Rescuers searching a coal mine rocked by a methane gas blast found the bodies of several more victims Tuesday, bringing the death toll to 104 a day after Russia's deadliest mining disaster in a decade.

Some 200 workers were in the Ulyanovskaya mine in the coal-rich region known as the Kuzbass at the time of the blast, which occurred early Monday at a depth of around 885 feet, emergency and regional officials said.

Emergency officials put the death toll at 104, while six others were still missing; 93 had been rescued earlier. At one point they had said there were 106 confirmed deaths, but later revised the figure without explanation.

Company officials and safety experts, along with a British citizen and his interpreter, were in the mine examining a British-made hazard monitoring system just before the blast occurred, said Sergei Cheremnov, a spokesman for the regional government in Kemerovo where the mine is located. The British man and the interpreter were killed, and regional governor Aman Tuleyev said about 20 top mine staff including the chief engineer were among the dead.

President Vladimir Putin sent Tuleyev a telegram asking him to convey his sympathy for relatives of victims and support for the injured survivors, and said he was ordering a thorough investigation of the accident, according to the Kremlin.

The massive mine in the city of Novokuznetsk, about 1,850 miles east of Moscow, is operated by Yuzhkuzbassugol, an affiliate of Russian coal and steel company Evraz Group SA, which acquired a 50-percent stake in the company in 2005.

No one answered repeated calls to the company. However, company spokesman Eduard Sivtsov earlier told Russian television channel NTV that rescuers were checking a large section of the mine for survivors.

"Their work is complicated by a great number of obstructions," he said.

Putin ordered Emergency Situations Minister Sergei Shoigu to travel to the area, and the industrial regulatory agency Rostekhnadzor had sent investigators.

The incident was the latest to highlight the precarious and hazardous state of Russia's mining industry, which fell into disrepair when government subsidies dried up after the Soviet collapse.

At least 30 workers died in Russian mining accidents last year, including 25 who perished in a fire at a Siberian gold mine. In 2004, a blast at a mine on the outskirts of Novokuznetsk killed 47 workers — the deadliest in the region since 1997, when a methane explosion at a mine in the city killed 67.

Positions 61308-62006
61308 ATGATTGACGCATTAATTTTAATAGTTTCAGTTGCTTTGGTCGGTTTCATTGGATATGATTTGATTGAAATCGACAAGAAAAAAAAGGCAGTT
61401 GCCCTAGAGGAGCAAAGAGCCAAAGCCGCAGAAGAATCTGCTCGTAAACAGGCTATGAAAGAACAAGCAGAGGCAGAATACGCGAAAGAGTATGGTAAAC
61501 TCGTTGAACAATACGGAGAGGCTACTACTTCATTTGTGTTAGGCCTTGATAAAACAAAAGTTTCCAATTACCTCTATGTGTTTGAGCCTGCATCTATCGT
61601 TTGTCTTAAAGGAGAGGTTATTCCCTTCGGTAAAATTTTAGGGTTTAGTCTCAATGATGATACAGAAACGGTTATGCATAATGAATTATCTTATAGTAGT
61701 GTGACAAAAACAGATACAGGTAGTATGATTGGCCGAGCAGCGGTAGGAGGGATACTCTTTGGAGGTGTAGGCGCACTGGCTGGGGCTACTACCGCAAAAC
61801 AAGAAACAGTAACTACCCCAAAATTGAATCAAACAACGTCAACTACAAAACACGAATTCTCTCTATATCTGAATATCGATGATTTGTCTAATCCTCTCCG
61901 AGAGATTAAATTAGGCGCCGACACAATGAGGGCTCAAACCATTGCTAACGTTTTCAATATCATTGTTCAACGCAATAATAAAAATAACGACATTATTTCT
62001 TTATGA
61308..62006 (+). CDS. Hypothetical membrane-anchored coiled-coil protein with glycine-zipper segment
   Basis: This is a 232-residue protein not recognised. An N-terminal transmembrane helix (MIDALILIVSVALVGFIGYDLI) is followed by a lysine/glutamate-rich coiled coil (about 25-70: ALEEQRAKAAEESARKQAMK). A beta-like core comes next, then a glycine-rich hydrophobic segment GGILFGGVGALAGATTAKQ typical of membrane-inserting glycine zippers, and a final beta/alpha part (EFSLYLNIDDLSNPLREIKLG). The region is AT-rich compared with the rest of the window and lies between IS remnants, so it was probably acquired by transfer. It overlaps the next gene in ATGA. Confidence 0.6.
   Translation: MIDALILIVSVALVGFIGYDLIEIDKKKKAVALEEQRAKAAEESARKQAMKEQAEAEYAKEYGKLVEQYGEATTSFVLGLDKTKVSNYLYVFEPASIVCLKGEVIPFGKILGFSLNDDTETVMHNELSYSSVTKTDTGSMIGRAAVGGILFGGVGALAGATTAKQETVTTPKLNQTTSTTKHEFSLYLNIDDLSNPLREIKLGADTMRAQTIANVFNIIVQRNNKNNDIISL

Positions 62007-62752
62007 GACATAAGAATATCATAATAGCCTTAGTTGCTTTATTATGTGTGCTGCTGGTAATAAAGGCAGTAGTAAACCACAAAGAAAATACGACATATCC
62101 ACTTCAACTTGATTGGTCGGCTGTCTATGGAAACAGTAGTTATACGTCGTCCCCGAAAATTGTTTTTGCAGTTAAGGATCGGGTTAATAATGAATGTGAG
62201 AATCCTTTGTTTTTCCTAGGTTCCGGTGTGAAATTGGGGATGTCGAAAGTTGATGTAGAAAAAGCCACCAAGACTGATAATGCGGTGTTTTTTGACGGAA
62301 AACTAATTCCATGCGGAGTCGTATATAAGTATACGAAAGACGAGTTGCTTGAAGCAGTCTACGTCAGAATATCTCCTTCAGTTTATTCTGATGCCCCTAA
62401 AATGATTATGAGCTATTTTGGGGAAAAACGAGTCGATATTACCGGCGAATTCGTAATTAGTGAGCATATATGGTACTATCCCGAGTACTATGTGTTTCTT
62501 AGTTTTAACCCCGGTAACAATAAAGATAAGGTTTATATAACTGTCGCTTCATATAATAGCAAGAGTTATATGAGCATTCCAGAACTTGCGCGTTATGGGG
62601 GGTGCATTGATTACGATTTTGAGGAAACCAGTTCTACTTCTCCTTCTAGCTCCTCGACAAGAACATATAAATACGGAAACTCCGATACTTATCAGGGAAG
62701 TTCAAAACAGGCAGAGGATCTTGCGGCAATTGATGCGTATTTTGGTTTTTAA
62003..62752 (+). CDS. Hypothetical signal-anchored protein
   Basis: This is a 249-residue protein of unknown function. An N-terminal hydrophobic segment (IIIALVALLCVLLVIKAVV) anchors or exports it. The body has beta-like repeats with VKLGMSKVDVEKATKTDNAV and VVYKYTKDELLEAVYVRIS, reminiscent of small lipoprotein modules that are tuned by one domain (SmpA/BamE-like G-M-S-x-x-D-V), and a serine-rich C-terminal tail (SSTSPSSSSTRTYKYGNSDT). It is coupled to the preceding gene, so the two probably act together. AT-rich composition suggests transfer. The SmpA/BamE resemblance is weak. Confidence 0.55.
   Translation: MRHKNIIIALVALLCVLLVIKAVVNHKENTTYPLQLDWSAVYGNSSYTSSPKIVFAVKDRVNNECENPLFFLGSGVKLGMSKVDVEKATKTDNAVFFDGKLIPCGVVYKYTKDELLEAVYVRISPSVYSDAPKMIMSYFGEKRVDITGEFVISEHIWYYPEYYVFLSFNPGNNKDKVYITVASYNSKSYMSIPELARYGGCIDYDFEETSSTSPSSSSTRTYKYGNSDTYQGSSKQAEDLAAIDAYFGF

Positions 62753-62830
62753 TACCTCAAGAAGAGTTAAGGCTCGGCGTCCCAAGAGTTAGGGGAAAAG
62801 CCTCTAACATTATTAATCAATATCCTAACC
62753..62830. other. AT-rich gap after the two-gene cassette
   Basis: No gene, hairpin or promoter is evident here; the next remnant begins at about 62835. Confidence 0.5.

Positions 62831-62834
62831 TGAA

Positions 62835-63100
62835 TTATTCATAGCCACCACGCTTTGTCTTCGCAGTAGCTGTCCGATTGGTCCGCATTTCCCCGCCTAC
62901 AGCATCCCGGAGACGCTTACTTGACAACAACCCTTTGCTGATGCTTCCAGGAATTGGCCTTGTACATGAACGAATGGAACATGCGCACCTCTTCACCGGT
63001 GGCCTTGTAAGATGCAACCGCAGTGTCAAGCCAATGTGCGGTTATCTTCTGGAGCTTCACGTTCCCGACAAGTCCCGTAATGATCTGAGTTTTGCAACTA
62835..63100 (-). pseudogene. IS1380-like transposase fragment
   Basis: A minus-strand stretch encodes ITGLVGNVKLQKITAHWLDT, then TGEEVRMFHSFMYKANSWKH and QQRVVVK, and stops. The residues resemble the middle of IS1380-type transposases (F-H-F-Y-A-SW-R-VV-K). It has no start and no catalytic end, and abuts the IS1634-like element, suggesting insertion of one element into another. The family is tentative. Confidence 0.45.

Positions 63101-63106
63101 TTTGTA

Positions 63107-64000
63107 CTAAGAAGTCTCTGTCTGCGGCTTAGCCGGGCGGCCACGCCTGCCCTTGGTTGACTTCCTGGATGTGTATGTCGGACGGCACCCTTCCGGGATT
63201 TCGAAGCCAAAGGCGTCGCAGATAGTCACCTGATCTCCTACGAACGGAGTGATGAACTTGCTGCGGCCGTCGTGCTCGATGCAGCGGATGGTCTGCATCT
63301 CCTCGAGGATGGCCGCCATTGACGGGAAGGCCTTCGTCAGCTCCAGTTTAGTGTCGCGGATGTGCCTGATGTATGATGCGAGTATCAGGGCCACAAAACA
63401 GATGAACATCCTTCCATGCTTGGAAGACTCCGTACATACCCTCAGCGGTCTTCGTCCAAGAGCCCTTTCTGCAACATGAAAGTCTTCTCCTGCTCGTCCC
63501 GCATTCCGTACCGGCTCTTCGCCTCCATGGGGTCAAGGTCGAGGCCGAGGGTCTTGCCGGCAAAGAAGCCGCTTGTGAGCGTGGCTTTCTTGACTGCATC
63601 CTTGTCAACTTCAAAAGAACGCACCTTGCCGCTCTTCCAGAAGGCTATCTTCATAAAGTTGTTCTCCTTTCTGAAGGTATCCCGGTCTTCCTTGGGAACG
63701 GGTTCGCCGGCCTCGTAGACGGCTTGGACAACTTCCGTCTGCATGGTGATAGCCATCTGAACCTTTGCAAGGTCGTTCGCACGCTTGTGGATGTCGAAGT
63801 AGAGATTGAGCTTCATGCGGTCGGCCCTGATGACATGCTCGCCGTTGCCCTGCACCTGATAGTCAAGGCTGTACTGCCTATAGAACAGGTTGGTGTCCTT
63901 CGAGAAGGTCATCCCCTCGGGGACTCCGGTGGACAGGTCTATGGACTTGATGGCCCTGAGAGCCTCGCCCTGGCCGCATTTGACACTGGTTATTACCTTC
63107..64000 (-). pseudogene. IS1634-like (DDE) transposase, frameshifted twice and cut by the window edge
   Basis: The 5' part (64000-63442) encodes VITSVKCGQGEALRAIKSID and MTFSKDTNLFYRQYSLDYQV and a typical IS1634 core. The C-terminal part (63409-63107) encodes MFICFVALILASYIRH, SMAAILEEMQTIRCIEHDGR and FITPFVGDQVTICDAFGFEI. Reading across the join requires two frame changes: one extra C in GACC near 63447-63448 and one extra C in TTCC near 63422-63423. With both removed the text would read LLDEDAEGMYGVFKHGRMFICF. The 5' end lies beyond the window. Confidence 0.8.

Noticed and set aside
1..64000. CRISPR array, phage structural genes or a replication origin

In recent years, conglomerates such as Evraz SA have bought up coal mines and similar enterprises and consolidated operations, selling raw and semi-processed material to steel smelters, electricity producers and other major industry. But some government officials in the past have accused private companies of cutting corners on safety measures in order to cut costs.

According to the Evraz Web site, Yuzhkuzbassugol was Russia's leading producer of coking coal, comprising 24 enterprises, including nine coal mines, two enriching plants and other operations supplying coking coal to steel and byproduct plants. Yuzhkuzbassugol's total production in 2005 was 14 million tons of coking coal and 4.4 million tons of steam coal.

Alexander Sergeyev, chairman of the Independent Coal Miners' Union, said the Ulyanovskaya mine operated with new equipment, but he said that human and natural factors always created the potential for accidents. He said miners may have encountered a pocket of methane while working, and he called for new safety regulations to help minimize the chance of such incidents.

"It's necessary, in my view, to pass legislation forbidding underground coal mining without the required (ventilation) from the surface for methane," he said in comments to Ekho Moskvy radio.

Sergeyev also blamed the blast on quota systems that encourage miners to work faster and harvest more coal, potentially leading to careless and fatal errors.

Tuleyev was quoted by ITAR-Tass as saying that families of the dead would each receive at least $25,000 as compensation.